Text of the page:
The gifts of radar and wheat
In Darfur, a team from Boston University used radar data to find an ancient underground lake, which is the size of Lake Erie in the US - the 10th largest lake in the world. There is now enough water for both black African farmers and Arab nomads to share, if they will. It is hoped that access to fresh water will help the peace process, and provide “the necessary resources for the much needed economic development in Darfur".
Finding this marvellous lake is directly due to the efforts of British scientists who developed radar in the 1930s. Catherine wrote about Alan Dower Blumlein last week. Robert Watson-Watt, Harry Boot, and John Randall are described in our timeline here.
On another front, Norman Borlaug, who was born 1914 in Cresco, Iowa, became a plant breeder, and in the 1940s moved to Mexico to study how to adopt high-yield crops to feed impoverished nations. "Through the 1940s and 1950s, Borlaug developed high-yield wheat strains, then patiently taught the new science of Green Revolution agriculture to poor farmers of Mexico and nations to its south. When famine struck India and Pakistan in the mid-1960s, Borlaug and a team of Mexican assistants raced to the Subcontinent and, often working within sight of artillery flashes from the Indo-Pakistani War of 1965, sowed the first high-yield cereal crop in that region; in a decade, India's food production increased sevenfold, saving the Subcontinent from predicted Malthusian catastrophes. Borlaug moved on to working in South America." Now 93, and the recipient of the Nobel Peace Prize and the Congressional Medal of Honor, he is beginning a major push for high-yield farming in Africa.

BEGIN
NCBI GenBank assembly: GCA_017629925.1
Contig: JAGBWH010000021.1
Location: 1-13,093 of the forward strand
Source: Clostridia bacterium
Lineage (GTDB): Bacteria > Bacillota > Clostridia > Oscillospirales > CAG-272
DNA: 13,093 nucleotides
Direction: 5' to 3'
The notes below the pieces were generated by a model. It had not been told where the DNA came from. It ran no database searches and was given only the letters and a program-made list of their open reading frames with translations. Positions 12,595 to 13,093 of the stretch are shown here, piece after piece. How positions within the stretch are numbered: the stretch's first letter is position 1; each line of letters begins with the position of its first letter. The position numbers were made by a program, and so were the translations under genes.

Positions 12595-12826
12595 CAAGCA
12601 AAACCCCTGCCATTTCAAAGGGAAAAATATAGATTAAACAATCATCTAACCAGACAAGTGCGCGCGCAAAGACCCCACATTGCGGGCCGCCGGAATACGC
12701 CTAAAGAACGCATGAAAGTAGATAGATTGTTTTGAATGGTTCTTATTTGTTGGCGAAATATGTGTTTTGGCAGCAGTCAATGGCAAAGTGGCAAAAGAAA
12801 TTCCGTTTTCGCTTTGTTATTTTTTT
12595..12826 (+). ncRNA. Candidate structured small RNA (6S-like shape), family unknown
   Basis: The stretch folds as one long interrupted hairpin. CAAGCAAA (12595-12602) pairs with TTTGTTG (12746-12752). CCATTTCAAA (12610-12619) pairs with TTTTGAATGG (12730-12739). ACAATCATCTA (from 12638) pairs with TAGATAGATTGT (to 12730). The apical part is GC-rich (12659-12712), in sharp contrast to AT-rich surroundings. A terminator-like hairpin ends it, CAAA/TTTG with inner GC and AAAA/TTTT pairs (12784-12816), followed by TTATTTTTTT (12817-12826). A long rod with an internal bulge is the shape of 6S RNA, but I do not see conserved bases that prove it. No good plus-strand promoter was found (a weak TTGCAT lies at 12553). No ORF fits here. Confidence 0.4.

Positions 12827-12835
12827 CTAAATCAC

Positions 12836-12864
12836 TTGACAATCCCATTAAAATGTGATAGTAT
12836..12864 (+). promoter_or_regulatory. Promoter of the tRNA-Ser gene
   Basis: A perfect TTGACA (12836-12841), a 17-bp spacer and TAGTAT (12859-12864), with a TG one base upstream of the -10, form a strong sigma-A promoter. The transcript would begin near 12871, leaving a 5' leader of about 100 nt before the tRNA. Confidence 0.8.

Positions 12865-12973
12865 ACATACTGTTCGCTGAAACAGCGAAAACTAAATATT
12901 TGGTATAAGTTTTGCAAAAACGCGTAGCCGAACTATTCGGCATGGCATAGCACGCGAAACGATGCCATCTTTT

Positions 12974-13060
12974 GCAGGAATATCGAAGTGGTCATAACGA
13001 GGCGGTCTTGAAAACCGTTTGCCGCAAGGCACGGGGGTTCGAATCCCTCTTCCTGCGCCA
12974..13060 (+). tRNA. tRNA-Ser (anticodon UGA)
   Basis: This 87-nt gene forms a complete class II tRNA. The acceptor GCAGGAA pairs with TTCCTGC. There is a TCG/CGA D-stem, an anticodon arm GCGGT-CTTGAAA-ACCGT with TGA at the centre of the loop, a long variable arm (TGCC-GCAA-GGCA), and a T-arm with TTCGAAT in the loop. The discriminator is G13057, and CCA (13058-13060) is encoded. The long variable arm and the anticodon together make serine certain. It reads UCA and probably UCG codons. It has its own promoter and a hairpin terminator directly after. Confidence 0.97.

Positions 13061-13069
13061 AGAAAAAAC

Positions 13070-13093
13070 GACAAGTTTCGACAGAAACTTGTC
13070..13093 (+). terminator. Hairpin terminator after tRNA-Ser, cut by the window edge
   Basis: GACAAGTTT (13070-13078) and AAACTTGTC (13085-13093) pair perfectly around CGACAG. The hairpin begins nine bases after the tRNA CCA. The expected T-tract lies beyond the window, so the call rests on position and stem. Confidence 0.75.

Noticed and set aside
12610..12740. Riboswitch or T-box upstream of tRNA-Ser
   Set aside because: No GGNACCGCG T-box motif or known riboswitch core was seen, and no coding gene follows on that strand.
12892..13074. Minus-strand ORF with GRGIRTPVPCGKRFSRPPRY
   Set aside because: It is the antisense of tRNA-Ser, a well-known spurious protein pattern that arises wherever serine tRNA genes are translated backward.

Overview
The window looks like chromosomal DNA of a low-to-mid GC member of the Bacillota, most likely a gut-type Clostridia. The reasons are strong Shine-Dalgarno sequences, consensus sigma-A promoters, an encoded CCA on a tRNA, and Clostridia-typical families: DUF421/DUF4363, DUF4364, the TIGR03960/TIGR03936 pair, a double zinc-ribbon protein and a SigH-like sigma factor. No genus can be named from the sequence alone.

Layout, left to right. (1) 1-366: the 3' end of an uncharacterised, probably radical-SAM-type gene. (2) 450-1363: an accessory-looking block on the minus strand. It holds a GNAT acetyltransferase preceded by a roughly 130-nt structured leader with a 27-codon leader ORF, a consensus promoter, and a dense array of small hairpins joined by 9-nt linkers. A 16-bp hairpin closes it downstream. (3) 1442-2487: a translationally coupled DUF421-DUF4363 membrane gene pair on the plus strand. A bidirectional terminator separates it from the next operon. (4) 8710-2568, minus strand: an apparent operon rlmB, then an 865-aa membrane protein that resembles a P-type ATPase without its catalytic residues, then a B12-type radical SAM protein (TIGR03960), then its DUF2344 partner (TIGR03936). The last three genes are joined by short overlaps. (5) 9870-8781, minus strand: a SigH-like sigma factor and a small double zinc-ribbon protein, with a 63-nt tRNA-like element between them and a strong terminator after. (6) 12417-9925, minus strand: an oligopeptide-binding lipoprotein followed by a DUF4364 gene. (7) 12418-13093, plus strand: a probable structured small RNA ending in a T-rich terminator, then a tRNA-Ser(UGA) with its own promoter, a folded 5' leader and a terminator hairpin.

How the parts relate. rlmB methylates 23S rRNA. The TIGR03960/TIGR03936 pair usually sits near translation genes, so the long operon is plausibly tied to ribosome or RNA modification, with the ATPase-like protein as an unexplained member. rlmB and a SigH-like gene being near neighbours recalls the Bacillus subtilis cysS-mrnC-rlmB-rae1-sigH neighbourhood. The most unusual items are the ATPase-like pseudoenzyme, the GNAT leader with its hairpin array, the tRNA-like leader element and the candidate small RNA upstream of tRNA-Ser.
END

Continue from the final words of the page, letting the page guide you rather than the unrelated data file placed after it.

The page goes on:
Borlaug’s work with high-yield crops is the direct outcome of the research and achievements of British scientists such as John Bateson who founded and named the science of genetics in 1905; Rowland Biffen, who in 1910 hybridized a strain of wheat resistant to rust, a devastating fungal disease that wrecks harvests and causes starvation; and the John Innes Centre, founded by the British philanthropist John Innes, which since 1910 has supported the work of scientists carrying out plant research for the good of us all.